Tonight, I have read through most of the messages I was sent by so many people in that period, and have once again been struck by how positive and nice most of them were. Maybe I am just painfully aware that I could not respond so positively to someone else leaving the group. At one point I wrote that I was being mostly drowned with love. It was an overwhelming and confusing time, and I was struggling to keep my head above water. While I tried to answer all the questions I was asked, many messages had to be answered with a generic “I appreciate that you are thinking about me” message.

In looking through these messages tongiht, I’ve found messages that made me smile, and messages that made me laugh out loud. I’ve found messages with a sadness that still make me want to cry. And I’ve found messages with snap judgements or throw-away lines that hurt at the time and still do (though they were the minority and I’m pretty certain they weren’t intended to hurt).

I’m painfully aware reading these that some of these are people that I haven’t seen in person since then. And that isn’t a complaint. With some of them there were invitations to keep in touch, to visit their houses, or to share a meal, but the reality is just that life can be busy and it’s much harder to maintain links when not seeing people at regular religious services. Looking at it after a year I conclude that this is not likely to change in subsequent years. Some I have been able to keep up with, but many I haven’t, and that’s OK. I’m no longer part of the community, it was my choice, and it was the right choice.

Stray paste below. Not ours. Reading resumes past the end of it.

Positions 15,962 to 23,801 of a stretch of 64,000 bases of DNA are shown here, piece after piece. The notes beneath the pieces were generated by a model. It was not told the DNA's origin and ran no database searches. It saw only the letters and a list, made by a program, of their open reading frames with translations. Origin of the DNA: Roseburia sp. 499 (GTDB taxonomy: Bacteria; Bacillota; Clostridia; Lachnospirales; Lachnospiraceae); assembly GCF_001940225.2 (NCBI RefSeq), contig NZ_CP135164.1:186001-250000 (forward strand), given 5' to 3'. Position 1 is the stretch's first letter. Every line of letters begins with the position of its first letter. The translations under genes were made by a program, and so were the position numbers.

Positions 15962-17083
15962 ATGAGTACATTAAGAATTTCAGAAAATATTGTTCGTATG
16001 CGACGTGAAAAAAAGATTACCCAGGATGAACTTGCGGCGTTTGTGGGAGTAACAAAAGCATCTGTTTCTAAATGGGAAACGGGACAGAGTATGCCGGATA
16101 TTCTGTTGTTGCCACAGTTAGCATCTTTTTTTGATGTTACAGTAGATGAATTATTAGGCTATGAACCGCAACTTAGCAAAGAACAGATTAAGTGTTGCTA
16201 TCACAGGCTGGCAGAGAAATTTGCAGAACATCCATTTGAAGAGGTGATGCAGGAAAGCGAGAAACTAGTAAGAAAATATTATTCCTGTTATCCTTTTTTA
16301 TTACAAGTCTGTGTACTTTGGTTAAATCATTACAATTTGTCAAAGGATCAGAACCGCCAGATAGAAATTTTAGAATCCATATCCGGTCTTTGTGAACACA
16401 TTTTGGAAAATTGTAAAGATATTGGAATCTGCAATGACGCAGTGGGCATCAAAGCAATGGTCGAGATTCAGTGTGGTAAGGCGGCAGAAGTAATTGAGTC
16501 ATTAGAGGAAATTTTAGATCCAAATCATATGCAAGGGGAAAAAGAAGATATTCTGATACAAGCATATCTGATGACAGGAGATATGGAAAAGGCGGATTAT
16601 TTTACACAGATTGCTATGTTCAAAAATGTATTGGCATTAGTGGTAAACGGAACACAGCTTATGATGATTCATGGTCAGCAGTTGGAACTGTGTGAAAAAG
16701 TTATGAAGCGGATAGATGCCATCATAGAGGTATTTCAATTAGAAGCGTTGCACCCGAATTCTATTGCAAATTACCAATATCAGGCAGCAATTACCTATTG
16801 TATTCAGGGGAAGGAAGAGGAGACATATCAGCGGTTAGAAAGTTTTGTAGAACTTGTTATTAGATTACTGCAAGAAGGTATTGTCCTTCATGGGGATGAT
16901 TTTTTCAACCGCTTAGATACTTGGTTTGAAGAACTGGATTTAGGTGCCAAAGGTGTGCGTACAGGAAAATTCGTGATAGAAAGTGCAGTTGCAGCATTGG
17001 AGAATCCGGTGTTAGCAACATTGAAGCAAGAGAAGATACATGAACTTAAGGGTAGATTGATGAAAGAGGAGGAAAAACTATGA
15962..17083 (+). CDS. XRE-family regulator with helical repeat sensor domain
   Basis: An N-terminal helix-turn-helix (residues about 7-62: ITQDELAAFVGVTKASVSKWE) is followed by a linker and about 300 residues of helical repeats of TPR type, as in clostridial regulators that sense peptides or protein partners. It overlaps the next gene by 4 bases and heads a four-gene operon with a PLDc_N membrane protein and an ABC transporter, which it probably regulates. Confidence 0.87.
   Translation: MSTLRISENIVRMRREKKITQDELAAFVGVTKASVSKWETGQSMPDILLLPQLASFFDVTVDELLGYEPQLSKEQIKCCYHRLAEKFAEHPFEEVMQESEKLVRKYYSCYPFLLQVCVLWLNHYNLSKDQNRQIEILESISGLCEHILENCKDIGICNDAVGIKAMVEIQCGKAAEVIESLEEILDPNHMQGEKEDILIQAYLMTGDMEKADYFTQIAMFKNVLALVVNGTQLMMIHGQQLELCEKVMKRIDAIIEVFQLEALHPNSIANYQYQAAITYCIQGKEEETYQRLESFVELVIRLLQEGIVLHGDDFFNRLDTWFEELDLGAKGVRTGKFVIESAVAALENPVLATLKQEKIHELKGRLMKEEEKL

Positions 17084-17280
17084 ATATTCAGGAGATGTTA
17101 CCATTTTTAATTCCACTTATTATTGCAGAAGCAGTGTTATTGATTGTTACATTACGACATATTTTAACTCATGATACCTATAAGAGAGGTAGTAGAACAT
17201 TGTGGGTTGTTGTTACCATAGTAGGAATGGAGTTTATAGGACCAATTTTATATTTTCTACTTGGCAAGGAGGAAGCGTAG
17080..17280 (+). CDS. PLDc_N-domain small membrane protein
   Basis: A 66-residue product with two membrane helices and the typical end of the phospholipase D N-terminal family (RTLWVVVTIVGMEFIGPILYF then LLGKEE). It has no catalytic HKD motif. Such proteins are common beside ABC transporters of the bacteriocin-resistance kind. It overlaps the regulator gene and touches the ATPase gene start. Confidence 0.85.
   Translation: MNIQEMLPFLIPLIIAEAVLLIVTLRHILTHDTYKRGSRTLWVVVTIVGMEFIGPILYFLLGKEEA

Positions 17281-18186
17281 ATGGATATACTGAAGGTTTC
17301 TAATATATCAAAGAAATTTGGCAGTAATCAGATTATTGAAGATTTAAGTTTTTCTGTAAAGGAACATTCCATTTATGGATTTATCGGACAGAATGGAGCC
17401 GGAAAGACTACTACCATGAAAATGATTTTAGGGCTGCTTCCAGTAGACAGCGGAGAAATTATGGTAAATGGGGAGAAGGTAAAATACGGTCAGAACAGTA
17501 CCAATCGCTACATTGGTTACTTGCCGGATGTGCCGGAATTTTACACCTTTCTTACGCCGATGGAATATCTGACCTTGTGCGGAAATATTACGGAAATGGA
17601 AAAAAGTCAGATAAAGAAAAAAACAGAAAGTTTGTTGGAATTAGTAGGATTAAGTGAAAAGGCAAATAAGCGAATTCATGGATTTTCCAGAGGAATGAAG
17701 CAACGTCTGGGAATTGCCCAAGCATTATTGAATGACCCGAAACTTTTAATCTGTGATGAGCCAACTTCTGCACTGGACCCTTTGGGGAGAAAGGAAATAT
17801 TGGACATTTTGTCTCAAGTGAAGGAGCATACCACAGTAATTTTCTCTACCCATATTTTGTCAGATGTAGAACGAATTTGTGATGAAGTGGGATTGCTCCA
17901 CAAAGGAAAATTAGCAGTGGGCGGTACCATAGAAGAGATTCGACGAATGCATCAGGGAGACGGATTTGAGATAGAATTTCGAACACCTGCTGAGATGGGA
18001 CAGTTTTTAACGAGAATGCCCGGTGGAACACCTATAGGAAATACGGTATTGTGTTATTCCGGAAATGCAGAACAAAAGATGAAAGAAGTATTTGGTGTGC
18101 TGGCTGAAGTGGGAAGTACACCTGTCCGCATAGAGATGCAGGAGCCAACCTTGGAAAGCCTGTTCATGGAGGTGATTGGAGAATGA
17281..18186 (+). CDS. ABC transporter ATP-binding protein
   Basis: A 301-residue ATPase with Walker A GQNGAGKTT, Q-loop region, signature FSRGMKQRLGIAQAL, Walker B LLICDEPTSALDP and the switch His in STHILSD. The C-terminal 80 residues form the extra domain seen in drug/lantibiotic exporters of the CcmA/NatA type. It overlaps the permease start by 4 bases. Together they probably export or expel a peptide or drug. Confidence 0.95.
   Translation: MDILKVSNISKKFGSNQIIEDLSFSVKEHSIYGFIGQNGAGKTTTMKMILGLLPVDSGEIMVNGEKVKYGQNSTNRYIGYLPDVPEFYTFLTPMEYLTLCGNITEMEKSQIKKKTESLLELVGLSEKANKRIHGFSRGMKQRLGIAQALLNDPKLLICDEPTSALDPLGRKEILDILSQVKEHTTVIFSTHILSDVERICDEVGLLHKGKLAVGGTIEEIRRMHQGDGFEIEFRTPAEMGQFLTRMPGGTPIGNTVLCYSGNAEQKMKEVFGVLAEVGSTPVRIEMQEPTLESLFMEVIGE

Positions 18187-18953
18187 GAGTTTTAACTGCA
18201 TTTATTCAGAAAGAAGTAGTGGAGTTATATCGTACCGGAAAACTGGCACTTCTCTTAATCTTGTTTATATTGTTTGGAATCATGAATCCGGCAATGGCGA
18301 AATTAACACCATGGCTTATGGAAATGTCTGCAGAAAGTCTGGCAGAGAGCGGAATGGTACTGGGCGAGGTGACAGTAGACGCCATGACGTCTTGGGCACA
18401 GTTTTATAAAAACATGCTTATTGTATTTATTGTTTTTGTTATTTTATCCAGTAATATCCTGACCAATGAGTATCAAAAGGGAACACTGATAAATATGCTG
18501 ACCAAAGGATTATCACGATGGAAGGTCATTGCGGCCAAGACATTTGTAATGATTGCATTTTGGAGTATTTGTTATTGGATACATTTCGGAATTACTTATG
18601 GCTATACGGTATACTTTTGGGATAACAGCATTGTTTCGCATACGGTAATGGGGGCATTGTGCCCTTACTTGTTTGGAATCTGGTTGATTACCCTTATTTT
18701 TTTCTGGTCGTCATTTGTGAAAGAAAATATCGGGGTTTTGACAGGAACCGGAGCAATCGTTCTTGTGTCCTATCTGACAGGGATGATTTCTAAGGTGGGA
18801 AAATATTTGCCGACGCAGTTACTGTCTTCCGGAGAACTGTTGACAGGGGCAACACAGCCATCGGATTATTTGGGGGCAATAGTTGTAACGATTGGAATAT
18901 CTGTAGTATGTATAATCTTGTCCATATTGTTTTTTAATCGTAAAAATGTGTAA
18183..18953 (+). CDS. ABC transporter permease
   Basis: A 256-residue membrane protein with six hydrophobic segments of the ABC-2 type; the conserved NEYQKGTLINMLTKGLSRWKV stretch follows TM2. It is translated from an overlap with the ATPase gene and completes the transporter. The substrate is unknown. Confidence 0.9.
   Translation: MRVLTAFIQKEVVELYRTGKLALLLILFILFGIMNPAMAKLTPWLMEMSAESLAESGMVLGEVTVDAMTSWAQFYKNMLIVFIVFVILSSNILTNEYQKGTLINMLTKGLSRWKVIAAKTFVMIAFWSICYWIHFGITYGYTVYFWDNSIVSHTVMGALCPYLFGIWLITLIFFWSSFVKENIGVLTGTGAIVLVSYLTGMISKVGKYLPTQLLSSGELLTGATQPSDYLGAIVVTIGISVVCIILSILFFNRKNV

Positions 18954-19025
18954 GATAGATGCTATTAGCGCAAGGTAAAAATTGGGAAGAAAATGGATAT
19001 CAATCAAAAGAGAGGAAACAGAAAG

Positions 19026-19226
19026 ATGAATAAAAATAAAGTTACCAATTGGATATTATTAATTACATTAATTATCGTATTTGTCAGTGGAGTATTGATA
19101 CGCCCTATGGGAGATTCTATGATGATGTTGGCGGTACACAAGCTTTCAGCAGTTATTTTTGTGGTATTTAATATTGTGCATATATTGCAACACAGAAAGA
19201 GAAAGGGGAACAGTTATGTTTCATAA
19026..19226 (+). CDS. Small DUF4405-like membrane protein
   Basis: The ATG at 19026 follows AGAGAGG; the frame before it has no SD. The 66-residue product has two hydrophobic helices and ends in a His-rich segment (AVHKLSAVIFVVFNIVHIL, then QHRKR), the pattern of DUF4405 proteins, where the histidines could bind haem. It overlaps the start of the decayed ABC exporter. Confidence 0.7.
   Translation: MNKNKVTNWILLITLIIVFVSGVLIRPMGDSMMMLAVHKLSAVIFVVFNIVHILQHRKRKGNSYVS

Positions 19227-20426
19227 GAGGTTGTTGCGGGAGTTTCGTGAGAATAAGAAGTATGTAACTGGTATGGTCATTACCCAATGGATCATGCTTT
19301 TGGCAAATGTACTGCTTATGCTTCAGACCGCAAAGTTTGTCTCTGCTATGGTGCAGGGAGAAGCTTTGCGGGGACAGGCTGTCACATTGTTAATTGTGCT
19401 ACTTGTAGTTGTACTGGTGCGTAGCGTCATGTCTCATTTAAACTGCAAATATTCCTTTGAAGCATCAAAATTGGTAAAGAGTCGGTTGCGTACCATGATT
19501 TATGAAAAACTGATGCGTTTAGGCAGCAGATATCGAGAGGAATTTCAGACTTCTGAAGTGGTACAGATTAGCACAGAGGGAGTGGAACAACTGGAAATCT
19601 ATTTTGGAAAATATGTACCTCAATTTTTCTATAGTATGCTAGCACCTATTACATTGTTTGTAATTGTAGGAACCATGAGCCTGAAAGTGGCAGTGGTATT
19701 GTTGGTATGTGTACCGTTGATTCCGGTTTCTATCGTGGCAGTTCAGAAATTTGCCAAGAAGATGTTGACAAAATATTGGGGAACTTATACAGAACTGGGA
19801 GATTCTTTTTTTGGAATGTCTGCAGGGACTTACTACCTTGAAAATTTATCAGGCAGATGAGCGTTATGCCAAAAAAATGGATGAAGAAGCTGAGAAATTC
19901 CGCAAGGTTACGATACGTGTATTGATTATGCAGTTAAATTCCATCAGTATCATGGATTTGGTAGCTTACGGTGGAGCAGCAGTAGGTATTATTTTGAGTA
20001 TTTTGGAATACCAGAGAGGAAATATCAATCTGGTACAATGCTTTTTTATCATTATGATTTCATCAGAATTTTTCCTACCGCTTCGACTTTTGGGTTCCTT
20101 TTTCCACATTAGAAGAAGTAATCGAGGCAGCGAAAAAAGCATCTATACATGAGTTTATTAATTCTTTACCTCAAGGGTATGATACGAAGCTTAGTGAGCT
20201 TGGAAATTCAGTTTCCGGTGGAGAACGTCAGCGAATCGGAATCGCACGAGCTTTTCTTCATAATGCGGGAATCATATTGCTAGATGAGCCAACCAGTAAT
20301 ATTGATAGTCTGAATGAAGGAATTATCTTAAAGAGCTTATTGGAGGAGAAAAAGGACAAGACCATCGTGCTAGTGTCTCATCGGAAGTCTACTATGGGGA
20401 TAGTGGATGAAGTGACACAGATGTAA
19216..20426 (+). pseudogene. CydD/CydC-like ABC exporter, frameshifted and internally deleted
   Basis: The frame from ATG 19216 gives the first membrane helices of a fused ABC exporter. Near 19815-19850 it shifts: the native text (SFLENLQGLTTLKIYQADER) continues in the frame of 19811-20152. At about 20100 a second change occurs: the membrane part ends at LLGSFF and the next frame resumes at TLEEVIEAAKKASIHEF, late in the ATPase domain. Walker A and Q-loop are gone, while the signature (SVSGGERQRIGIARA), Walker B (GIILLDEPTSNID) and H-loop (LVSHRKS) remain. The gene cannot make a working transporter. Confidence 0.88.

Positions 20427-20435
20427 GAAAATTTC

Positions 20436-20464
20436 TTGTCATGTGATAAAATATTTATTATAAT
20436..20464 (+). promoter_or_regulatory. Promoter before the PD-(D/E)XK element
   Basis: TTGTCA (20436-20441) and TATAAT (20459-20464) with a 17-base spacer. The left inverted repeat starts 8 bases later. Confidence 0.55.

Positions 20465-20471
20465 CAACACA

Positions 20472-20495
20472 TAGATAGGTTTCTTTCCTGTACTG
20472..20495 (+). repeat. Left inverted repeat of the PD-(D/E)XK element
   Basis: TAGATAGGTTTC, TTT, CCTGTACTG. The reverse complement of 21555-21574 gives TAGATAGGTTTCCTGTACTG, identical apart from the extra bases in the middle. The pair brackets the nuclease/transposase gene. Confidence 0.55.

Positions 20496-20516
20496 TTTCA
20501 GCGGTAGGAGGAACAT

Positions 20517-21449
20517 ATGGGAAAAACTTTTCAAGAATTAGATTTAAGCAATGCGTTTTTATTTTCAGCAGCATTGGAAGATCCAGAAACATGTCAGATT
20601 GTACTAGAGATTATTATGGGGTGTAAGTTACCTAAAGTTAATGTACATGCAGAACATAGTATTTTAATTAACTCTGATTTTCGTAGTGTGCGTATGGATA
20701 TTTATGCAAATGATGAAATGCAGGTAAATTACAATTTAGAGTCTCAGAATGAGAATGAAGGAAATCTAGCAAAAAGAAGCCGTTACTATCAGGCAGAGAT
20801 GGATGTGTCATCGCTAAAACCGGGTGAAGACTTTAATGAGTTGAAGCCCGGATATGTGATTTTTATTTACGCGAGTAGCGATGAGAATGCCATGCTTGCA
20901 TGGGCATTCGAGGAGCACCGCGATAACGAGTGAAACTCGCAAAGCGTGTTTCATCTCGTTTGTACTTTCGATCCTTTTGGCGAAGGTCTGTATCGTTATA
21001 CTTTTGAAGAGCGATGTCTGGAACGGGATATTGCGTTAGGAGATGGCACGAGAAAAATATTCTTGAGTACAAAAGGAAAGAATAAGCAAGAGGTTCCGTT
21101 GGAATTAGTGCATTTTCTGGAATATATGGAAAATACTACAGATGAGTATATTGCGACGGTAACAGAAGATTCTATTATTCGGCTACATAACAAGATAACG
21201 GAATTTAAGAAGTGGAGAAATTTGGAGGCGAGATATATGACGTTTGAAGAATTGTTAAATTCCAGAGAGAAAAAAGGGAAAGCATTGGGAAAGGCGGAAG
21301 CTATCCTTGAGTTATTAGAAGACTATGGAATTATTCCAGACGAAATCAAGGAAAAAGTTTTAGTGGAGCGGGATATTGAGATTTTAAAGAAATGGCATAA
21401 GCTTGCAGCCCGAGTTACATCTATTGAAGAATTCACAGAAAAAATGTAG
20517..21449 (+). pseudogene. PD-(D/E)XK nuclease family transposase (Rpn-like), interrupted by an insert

There was a funny moment shortly after resigning when I realised I had spent all this time agonising over what I should believe, and now I had made the decision to quit and didn’t have a clue what I was doing next. Though in reality I did know what came next: more of the same. I’m sure I have changed in many ways, and am no longer the same person. And I’m sure that my views on a number of topics are different from what they were. But I still work the same job, and all the anecdotal evidence suggests that no-one there noticed major changes in me. I still spend a lot of time with family. I still seek for truth, and to understand the world around me. It’s just that that search points me in a different direction to what it did before. I haven’t gone out to radically change the world, but I’m sure my different understanding of the world is sometimes reflected in my behaviour.

Many who trod the same path before me told me that they were happier afterwards, and I can say the same for myself. I am much happier with understanding my place in the world. I don’t claim to know everything, but at least I don’t face the crippling doubts of a year or two ago. I appreciate the freedom to be able to determine what is right to do without having to defer to an ancient collection of religious literature, and I appreciate being able to learn about the world without having to filter out any conclusions that might challenge my understandings of that religious literature. I have settled into a new normal, and some parts of my old life seem like a distant dream. Maybe things will change in the years ahead, but right now I cannot see anything that would be likely to bring me back to organised religion.